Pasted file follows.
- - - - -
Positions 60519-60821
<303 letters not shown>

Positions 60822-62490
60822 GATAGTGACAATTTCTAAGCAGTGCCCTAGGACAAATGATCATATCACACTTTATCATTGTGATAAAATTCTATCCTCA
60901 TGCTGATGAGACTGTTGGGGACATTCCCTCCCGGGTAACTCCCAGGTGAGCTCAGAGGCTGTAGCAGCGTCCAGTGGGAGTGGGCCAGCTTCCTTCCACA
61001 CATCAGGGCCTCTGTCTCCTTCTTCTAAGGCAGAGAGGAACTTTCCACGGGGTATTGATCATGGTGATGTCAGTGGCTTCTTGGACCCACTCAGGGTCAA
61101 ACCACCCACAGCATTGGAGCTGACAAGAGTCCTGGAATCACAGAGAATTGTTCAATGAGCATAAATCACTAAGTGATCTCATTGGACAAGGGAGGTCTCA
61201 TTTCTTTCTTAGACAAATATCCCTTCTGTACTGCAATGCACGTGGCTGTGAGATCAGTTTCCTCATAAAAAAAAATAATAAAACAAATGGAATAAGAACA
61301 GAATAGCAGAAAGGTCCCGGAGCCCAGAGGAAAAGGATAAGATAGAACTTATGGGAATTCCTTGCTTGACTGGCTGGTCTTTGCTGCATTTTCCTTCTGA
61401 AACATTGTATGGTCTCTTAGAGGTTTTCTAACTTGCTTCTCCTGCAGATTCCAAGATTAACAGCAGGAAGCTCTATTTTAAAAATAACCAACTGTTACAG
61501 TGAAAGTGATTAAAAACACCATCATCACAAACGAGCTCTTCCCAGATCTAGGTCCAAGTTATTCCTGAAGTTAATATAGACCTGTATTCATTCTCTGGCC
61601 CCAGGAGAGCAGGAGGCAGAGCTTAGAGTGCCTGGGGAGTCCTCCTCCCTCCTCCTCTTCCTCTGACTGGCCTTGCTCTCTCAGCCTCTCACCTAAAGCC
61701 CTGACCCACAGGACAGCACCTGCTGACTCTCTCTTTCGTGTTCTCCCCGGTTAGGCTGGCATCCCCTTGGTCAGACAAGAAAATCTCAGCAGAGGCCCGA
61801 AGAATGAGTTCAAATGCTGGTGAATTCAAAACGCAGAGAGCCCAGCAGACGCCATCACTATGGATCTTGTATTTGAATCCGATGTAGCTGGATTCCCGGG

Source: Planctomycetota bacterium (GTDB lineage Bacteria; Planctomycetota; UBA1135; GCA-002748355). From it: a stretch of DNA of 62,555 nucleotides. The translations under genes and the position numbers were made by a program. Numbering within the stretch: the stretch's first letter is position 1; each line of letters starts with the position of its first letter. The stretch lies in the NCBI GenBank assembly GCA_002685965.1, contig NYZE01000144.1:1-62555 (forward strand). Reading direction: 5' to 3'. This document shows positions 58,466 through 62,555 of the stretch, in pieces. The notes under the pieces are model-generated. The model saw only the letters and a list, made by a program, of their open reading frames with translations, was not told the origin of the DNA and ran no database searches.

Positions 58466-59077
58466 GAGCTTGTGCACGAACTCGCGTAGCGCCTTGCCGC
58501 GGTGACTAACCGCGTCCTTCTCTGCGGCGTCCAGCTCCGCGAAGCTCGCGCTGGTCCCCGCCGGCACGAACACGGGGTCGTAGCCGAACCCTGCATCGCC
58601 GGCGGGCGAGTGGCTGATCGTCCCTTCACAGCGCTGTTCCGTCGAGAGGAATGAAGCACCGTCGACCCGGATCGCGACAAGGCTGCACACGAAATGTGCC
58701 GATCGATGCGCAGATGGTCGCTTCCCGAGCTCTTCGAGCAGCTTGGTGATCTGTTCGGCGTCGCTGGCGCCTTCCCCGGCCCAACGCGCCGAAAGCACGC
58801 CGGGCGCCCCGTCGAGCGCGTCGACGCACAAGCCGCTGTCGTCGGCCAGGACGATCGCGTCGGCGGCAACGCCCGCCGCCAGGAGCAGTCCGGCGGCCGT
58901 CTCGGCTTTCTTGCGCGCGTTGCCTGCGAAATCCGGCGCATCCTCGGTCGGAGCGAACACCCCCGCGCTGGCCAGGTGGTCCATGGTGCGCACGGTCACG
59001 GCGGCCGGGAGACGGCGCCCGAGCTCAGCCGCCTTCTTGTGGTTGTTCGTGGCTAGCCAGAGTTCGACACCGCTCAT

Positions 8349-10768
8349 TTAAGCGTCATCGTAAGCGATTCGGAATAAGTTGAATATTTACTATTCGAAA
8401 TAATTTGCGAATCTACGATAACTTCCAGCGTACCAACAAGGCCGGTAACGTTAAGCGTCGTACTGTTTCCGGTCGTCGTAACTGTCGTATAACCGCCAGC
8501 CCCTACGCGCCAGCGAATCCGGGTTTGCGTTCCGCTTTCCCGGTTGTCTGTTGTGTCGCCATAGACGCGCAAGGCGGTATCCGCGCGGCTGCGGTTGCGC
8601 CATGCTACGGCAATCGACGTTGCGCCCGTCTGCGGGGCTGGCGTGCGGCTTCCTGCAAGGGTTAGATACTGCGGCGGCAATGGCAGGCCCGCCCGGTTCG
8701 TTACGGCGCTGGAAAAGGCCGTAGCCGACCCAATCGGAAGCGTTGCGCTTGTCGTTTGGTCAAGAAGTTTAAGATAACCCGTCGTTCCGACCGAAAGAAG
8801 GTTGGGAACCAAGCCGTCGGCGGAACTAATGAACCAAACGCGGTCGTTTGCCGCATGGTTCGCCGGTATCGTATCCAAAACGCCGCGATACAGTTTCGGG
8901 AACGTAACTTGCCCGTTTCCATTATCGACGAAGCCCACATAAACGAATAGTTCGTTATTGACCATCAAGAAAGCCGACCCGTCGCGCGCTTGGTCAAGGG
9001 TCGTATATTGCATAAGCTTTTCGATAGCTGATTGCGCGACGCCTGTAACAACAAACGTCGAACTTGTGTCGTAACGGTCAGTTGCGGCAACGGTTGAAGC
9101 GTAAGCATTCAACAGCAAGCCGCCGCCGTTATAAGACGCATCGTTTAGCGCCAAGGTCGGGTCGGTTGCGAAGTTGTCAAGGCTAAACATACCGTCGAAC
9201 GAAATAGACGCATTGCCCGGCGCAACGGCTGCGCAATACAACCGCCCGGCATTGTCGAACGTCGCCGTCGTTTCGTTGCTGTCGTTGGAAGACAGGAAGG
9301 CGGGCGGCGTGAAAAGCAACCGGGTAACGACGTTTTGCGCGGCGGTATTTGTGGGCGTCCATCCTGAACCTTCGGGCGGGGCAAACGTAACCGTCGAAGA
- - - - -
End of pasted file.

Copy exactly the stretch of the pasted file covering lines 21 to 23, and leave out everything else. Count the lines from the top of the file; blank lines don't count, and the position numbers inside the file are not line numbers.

58801 CGGGCGCCCCGTCGAGCGCGTCGACGCACAAGCCGCTGTCGTCGGCCAGGACGATCGCGTCGGCGGCAACGCCCGCCGCCAGGAGCAGTCCGGCGGCCGT
58901 CTCGGCTTTCTTGCGCGCGTTGCCTGCGAAATCCGGCGCATCCTCGGTCGGAGCGAACACCCCCGCGCTGGCCAGGTGGTCCATGGTGCGCACGGTCACG
59001 GCGGCCGGGAGACGGCGCCCGAGCTCAGCCGCCTTCTTGTGGTTGTTCGTGGCTAGCCAGAGTTCGACACCGCTCAT